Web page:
Eighth Brown Bag of the Semester – March 28, 2014

Lindsay Ems, Doctoral Candidate, Department of Telecommunications, Indiana University

Approaches to Amish technology use: Toward preserving cultural autonomy in the digital age

ABSTRACT:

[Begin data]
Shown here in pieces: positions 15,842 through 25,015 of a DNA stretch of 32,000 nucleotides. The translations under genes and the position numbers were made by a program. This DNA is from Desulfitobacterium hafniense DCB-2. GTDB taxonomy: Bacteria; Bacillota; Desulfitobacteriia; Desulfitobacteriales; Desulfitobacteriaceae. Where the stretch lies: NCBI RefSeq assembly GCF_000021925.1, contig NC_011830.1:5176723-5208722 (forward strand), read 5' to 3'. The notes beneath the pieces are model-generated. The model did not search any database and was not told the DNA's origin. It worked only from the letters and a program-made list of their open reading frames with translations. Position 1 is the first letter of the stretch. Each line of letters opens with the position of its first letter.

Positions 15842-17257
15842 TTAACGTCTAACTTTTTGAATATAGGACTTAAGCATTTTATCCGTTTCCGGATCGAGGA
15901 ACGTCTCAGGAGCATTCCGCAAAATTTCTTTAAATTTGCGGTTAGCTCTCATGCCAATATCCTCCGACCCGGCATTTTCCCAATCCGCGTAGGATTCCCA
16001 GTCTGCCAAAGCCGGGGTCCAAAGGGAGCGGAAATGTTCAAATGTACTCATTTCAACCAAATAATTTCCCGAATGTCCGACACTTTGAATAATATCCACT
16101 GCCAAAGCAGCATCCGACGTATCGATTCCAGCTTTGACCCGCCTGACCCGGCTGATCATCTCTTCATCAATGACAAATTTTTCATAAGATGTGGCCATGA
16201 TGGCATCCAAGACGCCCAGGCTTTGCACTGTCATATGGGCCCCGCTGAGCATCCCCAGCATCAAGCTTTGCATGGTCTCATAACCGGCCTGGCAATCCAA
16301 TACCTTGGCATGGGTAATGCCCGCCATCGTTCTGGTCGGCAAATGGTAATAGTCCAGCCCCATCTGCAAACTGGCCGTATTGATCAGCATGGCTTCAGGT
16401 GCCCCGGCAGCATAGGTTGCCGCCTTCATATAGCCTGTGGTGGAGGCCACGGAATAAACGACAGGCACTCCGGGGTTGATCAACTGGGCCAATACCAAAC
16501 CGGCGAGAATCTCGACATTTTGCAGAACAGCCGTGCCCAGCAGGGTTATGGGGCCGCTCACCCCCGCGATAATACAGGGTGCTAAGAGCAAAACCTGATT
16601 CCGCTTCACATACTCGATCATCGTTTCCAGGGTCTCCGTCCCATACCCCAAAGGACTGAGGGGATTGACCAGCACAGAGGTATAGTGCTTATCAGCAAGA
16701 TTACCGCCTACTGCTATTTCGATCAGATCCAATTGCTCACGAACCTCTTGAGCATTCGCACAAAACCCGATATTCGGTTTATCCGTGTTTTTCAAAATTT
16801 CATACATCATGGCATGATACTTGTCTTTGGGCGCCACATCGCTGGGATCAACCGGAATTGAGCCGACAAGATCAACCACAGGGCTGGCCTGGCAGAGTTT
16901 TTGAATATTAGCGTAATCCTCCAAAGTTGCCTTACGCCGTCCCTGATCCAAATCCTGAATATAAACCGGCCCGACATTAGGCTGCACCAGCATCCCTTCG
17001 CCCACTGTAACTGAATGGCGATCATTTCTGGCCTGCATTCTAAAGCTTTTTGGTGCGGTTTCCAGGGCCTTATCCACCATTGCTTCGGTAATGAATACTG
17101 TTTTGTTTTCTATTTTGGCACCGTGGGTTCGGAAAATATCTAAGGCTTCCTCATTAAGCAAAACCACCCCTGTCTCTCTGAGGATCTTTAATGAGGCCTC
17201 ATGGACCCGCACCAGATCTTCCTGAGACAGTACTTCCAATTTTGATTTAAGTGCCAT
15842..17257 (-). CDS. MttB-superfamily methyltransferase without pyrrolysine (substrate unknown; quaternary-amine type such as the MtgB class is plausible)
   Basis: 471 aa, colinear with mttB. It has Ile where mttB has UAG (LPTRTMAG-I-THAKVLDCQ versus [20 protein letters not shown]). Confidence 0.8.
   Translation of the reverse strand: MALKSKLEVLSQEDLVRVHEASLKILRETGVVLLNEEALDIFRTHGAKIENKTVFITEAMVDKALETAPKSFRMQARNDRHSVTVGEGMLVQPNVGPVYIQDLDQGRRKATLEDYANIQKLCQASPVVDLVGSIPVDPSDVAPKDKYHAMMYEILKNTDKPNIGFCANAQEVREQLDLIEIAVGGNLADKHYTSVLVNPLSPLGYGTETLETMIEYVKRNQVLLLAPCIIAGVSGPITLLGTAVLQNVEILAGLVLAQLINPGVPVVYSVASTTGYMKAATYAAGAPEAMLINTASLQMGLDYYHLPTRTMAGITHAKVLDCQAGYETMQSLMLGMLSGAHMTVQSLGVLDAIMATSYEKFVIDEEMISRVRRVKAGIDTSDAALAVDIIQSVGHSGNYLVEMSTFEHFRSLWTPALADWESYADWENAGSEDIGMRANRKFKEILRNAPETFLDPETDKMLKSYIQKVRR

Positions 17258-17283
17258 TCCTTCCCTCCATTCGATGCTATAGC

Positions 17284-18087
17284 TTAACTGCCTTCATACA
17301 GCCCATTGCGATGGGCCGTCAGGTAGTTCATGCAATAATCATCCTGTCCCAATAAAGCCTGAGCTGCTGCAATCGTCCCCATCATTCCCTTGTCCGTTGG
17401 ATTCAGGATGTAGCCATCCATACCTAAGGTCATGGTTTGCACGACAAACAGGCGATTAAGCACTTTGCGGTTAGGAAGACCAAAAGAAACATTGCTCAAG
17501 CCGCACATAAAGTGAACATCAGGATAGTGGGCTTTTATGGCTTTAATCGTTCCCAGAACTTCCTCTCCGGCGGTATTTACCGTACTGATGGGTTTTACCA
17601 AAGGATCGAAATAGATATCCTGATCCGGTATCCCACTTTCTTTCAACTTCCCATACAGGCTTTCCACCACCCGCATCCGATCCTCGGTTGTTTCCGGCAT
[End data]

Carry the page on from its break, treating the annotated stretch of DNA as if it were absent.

Among information communication and technology for development (ICT4D) researchers, communication technologies like cell phones, computers and the internet are seen as essential for improving economic conditions and general well-being among members of marginalized communities. In this talk, ethnographic research conducted among the Amish will be presented that complicates such assumptions. Dissertation fieldwork will be described in which Amish business and church leaders were interviewed in two Amish communities in Indiana regarding their views on and experiences with new information communication technologies. Generally a conservative religious group known for its members living pre-modern lifestyles, the Amish do not take a hard line against all new technologies, as some may think. They do typically reject electricity supplied via the public power grid, television, radio, automobiles, and modern clothing fashions. However, among the diverse population of American Amish today, it is not uncommon to see people roller-blading, families enjoying time on the lake in a motorboat, construction workers using power tools, homes with solar panels on the roof, businesses with websites and Facebook pages and Amish folks using cell phones to talk and send text messages. Though at first glance these choices may seem contradictory, they are actually the result of a sophisticated internal process in place to calibrate the link that connects them to the global network society. They view this processes as critical to the sustainability and empowerment of their community over time. One particular approach to calibrating the Amish link to the outside world involves privileging the human body as an optional, ideal communication medium. The implications of this include an intentional geo-spatial design of everyday life to encourage human-to-human contact and discourage human contact mediated by technology.

 

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